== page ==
Chasing after Volumetric Accuracy

Grob Systems has developed a method of checking and compensating for possible distortions to a machine’s structure caused by the weight of a massive workpiece when it is machined in five axes.

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One of the toughest challenges in five-axis machining of large parts is maintaining accuracy throughout the entire workzone. Ideally, a five-axis machine can produce results with the same accuracy whether cutting in the far corners of the workzone or at its center. Grob Systems (Bluffton, Ohio) has developed a method of checking and compensating for possible distortions to a machine’s structure caused by the weight of a massive workpiece when it is machined in five axes.

Grob, a manufacturer of five-axis universal machines and production systems, says its new method improves the accuracy of five-axis machines, especially those called upon to produce large, complex parts and components for critical applications. This is a summary of the company’s explanation of how this new system works:      

The traditional approach to improving machine accuracy is to use laser interferometry to compensate for the position accuracy of the individual axis and the ball bar measurement to improve the perpendicularity between the axes. This is a simple technique and useful only for the three linear axes of the machine. When the spindle and table start moving around the work envelope, infinitely more deviations (both translational and rotary) come into play. That is the fundamental problem, and it becomes exponentially more complex when two additional rotational axes are introduced.

To improve the process for increasingly complex machines, Siemens pioneered the use of a six-dimensional pictorial compensation map. A 3D laser is used to simultaneously measure yaw and axis alignment, feeding data back to the machine’s control. The resulting picture is comprised of many points throughout the workzone. This creates a much better measurement of geometry and positioning, allowing the CNC to compensate for distortion and improve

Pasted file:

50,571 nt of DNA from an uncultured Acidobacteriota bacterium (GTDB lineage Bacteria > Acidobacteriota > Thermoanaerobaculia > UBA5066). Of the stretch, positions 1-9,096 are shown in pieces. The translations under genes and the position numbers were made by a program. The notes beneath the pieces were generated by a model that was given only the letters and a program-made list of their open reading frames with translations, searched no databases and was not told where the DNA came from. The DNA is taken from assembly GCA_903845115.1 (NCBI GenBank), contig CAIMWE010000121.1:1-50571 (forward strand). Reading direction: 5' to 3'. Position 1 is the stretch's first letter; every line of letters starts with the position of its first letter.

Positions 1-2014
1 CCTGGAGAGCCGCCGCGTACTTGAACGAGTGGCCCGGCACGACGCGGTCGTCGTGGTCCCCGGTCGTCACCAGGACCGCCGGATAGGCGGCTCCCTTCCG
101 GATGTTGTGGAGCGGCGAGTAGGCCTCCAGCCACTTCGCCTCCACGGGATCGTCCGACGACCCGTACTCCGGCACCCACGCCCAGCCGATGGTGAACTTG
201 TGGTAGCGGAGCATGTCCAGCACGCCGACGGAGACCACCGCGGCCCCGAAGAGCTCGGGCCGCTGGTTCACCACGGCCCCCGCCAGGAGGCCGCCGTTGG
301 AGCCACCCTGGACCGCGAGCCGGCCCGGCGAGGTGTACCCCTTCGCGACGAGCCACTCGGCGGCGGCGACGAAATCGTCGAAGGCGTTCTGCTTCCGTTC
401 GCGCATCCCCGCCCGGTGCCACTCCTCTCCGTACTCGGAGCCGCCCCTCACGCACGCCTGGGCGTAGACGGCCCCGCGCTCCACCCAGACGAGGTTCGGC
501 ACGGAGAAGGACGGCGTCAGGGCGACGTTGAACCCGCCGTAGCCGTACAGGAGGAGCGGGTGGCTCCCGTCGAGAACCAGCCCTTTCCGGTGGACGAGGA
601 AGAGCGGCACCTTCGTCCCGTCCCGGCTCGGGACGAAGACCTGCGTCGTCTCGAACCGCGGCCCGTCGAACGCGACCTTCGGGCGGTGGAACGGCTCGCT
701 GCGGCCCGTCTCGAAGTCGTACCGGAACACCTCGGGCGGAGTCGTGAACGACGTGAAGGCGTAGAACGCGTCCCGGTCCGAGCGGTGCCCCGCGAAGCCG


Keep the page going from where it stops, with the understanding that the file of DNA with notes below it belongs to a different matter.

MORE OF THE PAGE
volumetric accuracy anywhere in the workzone.

The limitation of this approach is that the checks and compensation take place on the factory floor during final assembly, and it is available only for linear axes. In the real world, once you put a part on the pallet, everything changes. Consider the capacity of some larger five-axis machines to accommodate loads as heavy as 3,000 pounds. When a mass of that size is put into rotation on a five-axis machine, possibly suspended at 90 degrees, it creates a powerful force for distortion.

Simultaneous to the software developments at Siemens, Grob developed a function called Automatic Kinematics Adjustment. This process locates the true center of rotation, which is critical to accuracy in a five-axis workzone. It works like this: A spindle probe is paired with a precision sphere mounted on the pallet. A kinematic cycle touches probe to sphere, and then rotates to reposition the rotary axis. This action then repeats. Chasing the sphere around the five-axis envelope in this manner identifies the true center of rotation. The entire process takes about 10 minutes.

Grob has now integrated its kinematic process with the Siemens software to create what it calls the Grob Swivel Axis Calibration (GSC) for shopfloor use. GSC applies the same basic software package used for Automatic Kinematic Adjustment, but takes it beyond the center of rotation. A probe stored in the tool magazine chases the sphere to map positional accuracy all around the workzone. By spinning and rotating the pallet, the probe identifies any rotational or translational deviation—from top to bottom of the Y stroke, maximum X to maximum Z, and everything in between. The measured deviations are sent to the compensation software, which then perfects positioning accuracy. The process can be applied to any critical component assigned to the Grob machine.

“This is a great step forward for positional accuracy in a five-axis, volumetric environment,” says Bill Vejnovic, vice president of the company’s Universal Machine Division. “We can’t change physics, but we can place the sphere on top of a 3,000-pound part, run the same kinematics program, and compensate for distortion of any physical effect on the machine structure. On the larger machines, you can image the impact this can have on overall accuracy.”